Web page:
• Thursday, June 20, 2024
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Players in the power sector, manufacturing sector, and digital space may experience stricter regulations in the interest of consumers in 2023, Babatunde Irukera, vice chairman and chief executive officer of the Federal Competition and Consumer Protection Commission (FCCPC), has said.

Irukera said there would be more collaboration, especially with Standards Organisation of Nigeria and the National Agency for Food and Drug Administration and Control to deepen its regulatory authority.

He indicated that the FCCPC had towards the end of 2022 embarked on further investigation and scrutiny of the power sector, fast-moving consumer goods and the activities of digital lenders and unravelled major irregularities that have laid foundation for the areas the organisation would focus in 2023.

He was quoted as saying in a statement that the agency has started unbundling more of its regulatory tools to create room for penalties in the months ahead.

“Towards the end of last year, FCPC opened an investigation into the activities of some of the biggest importers of power generators in the country and we made headway in sanitising the area. In particular, the commission has so far tackled cases of wholesome practices across consumer goods, digital economy, and some other sectors,” he said on Arise Exchange, a special business report section of the Arise News, on Monday.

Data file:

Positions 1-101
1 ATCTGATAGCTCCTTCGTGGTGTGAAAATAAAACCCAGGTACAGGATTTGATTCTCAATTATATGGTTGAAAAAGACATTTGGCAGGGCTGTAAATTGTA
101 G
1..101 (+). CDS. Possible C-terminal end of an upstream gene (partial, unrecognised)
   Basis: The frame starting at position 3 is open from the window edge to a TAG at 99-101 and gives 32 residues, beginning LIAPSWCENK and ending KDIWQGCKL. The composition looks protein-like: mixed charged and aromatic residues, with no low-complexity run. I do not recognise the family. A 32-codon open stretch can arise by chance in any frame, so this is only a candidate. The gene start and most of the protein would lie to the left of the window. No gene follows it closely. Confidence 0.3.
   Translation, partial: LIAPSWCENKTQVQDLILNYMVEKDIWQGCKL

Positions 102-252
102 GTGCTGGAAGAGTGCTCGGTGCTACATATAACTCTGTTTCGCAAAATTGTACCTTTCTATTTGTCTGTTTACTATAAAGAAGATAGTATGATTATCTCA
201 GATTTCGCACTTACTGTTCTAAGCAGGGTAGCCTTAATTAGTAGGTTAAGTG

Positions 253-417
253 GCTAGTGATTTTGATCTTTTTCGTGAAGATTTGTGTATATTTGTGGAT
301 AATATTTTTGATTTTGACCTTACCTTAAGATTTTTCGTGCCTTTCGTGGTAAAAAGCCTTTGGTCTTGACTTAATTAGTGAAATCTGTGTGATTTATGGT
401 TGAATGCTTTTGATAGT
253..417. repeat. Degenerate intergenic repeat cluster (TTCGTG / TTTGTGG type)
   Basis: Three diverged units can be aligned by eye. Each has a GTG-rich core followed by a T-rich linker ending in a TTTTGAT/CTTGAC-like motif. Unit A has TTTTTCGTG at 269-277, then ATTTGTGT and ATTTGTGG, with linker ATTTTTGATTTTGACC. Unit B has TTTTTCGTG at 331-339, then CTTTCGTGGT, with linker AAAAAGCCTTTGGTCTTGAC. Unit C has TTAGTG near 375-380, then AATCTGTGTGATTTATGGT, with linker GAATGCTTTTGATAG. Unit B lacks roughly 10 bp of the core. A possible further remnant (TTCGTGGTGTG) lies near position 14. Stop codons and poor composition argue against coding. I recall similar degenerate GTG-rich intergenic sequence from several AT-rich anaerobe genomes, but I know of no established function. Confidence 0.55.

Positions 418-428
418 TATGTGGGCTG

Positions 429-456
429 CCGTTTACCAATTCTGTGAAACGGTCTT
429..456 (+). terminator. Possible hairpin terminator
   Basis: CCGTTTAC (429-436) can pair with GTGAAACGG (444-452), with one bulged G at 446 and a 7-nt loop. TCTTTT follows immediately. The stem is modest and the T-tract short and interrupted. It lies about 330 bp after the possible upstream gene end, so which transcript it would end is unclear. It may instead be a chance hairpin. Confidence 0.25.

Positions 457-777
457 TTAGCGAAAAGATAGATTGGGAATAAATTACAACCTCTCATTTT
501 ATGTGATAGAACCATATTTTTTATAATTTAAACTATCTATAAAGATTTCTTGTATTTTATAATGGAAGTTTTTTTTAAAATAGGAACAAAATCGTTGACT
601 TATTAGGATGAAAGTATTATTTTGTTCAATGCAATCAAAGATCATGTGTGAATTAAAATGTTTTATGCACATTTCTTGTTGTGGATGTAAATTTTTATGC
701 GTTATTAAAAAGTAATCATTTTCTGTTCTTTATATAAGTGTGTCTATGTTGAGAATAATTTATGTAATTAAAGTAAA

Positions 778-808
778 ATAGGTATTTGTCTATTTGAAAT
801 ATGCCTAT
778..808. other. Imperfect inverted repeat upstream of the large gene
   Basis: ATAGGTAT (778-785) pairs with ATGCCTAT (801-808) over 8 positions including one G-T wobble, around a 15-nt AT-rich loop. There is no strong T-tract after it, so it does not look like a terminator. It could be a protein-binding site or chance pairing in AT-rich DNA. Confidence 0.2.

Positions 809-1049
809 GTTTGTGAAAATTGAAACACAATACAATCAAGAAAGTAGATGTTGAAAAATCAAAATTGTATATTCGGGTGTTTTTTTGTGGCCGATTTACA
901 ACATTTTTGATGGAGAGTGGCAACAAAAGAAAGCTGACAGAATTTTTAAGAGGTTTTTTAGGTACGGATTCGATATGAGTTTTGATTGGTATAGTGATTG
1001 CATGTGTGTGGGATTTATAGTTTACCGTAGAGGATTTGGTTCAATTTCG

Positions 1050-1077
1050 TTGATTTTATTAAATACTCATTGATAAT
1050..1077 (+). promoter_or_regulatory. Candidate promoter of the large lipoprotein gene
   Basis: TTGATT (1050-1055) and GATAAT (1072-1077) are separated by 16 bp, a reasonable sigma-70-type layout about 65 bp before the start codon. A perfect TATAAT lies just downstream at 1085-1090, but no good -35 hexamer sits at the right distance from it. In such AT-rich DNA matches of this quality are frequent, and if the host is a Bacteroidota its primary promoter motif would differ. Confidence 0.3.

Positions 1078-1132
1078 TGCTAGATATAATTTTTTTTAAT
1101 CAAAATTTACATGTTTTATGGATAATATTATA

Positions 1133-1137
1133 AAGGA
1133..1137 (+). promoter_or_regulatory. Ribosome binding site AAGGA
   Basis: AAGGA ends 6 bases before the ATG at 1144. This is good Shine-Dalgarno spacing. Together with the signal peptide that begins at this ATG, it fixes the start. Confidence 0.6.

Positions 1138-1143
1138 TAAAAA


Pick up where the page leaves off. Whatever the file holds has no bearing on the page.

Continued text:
Read also: Buhari reappoints Adeyeye as NAFDAC DG

He said the FCCPC has discovered some irregularities in the activities of the alternative power-generating companies and players in the fast-moving consumer goods sector.

Irukera said: “Through investigation and intelligence gathering, FCCPC concluded that there were some anti-competitive practices in some sensitive industries such as power; especially the alternative power generating sector.

“We found out that there’s some level of coordination among big players who play in the 20 to about 200 KVA generators with shady deals. There were questions about how they were procuring the equipment and what they were importing, issues about duty-free weaver or using it to also import spare parts which are prohibited, and whether they were procuring for themselves, or essentially engaging in illegal transfer pricing.”

He disclosed that the court granted the commission a warrant of search and seize and it executed the warrant simultaneously.

He added that the FCCPC has since begun to analyse the evidence, pointing out that some of the allegations have already been confirmed.

Irukera also disclosed that the last quarter of the year also saw the commission beaming its searchlight into the activities of the digital lenders, adding that even though the exercise is still ongoing, a framework has been put in place.